11 have tried ... and 11 have failed - NBC Sports

11 have tried ... and 11 have failed
I'll Have Another is the latest horse perched on the cusp of the Triple Crown
Smarty Jones and jockey Stewart Elliott won the Kentucky Derby and Preakness Stakes in 2004.
May 26, 2012, 6:05 pm

Since Affirmed last achieved a Triple Crown sweep in 1978, 11 horses have tried and failed to replicate the feat. Here's a closer look at the Kentucky Derby/Preakness winners who fell short in the Belmont Stakes.

Spectacular Bid (1979): Among the most celebrated Thoroughbreds of modern times, Spectacular Bid lost only four times in a 30-race career. One of those rare defeats occurred in the 1979 Belmont, where he sought to become the third consecutive Triple Crown winner. Unbeknownst to the general public, Spectacular Bid was lame the morning of the race after stepping on a safety pin from his protective bandages. After walking off the injury to the satisfaction of trainer Buddy Delp, Spectacular Bid proceeded to race headstrong throughout, seized control with nearly seven furlongs remaining, but ran out of gas at the eighth pole and finished third to Coastal.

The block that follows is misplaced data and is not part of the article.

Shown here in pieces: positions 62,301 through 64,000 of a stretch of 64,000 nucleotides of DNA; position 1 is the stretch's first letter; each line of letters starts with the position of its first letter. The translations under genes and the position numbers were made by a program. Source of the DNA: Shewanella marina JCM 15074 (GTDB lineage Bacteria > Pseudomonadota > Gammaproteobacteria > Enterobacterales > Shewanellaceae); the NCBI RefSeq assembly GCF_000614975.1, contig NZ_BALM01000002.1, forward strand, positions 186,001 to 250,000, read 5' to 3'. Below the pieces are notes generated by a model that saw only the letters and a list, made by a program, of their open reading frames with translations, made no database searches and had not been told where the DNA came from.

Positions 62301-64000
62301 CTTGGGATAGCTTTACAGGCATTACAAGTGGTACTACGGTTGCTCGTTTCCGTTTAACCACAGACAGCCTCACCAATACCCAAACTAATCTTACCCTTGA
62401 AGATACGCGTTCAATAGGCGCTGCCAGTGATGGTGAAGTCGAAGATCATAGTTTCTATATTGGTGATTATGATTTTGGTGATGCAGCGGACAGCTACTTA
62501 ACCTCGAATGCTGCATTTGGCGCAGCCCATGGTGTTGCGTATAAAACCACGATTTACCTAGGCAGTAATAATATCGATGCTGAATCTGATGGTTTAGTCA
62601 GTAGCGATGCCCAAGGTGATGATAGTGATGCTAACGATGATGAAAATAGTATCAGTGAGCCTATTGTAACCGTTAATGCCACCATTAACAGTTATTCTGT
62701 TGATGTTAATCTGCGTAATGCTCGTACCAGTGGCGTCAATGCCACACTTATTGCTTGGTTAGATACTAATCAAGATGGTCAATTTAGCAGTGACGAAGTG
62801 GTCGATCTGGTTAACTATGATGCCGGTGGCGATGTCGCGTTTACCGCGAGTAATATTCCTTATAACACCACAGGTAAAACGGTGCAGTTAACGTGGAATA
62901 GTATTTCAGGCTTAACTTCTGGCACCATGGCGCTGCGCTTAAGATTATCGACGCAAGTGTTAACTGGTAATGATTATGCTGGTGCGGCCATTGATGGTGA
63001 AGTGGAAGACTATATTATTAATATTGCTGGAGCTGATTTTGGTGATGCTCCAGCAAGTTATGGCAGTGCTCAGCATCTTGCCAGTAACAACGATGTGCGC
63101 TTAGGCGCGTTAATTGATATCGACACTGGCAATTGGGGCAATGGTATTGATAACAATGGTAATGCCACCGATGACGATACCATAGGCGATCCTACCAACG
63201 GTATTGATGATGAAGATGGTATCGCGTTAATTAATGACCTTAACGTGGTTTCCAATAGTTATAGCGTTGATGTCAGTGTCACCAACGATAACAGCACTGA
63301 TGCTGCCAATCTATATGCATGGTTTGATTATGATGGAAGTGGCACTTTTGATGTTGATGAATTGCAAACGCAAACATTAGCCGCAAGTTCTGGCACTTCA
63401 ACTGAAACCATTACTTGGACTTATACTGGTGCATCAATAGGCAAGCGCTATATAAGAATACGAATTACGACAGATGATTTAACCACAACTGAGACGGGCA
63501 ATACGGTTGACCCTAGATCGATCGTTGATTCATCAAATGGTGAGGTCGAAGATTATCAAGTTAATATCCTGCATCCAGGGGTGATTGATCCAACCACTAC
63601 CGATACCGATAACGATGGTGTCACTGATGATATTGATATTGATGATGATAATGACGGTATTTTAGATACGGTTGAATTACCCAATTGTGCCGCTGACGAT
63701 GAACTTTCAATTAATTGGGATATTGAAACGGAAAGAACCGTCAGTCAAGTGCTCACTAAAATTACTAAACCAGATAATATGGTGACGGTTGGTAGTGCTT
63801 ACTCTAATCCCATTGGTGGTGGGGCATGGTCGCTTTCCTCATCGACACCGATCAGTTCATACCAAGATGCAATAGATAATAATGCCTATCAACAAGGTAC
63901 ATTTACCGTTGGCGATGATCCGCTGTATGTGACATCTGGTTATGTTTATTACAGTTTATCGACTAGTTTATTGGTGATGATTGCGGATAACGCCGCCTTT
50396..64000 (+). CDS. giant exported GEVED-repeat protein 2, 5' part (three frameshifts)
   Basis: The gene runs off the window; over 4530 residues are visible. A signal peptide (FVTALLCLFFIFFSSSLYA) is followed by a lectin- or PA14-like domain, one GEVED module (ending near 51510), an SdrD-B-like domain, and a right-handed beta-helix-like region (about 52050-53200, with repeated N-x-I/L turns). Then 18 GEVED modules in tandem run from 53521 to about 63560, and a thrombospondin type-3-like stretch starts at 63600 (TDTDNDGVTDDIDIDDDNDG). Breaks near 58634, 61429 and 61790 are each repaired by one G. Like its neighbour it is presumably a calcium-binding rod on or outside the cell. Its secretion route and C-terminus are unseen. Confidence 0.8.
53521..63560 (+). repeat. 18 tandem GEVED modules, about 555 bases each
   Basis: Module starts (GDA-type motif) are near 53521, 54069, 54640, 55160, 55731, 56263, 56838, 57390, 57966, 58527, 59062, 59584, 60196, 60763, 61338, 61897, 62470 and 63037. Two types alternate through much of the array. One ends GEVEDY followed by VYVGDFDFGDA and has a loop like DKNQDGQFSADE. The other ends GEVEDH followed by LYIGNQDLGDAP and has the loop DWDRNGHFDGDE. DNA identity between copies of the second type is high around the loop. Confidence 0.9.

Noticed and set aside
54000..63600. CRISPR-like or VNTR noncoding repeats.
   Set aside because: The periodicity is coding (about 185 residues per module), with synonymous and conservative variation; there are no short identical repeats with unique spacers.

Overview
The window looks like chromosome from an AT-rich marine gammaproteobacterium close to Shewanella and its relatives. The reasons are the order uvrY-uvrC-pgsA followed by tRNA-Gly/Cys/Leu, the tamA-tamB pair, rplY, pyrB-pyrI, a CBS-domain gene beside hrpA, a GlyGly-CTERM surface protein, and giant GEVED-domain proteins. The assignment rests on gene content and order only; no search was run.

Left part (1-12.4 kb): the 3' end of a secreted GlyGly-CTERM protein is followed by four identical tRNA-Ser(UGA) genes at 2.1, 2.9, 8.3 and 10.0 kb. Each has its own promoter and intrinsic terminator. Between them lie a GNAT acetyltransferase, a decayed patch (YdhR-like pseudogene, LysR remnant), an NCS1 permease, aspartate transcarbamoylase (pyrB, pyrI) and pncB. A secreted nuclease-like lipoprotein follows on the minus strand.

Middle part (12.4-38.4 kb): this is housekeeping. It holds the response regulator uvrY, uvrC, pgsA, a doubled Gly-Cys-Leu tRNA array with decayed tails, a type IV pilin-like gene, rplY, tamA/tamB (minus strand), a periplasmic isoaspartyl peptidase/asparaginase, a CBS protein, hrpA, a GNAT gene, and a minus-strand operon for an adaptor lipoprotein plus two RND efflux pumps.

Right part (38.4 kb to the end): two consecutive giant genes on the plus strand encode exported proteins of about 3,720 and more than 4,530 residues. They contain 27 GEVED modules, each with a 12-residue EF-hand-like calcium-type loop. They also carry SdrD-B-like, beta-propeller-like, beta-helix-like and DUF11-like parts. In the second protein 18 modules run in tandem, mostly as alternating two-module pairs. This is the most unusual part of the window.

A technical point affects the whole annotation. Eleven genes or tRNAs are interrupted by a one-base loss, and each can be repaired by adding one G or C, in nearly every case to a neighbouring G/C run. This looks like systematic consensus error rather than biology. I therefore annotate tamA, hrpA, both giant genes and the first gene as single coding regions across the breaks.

Pleasant Colony (1981): A one-run closer who had benefited from fast paces in the Kentucky Derby and Preakness, Pleasant Colony still trailed the Belmont field of 11 after a dawdling three-quarters of a mile in 1:14 1/5. After making a five-wide move into contention around the far turn, the colt came under a drive from jockey Jorge Velasquez but had little to offer in the final quarter-mile as the rail-skimming Summing went on to post a 7-1 upset. Pleasant Colony wound up third, beaten 1 3/4 lengths.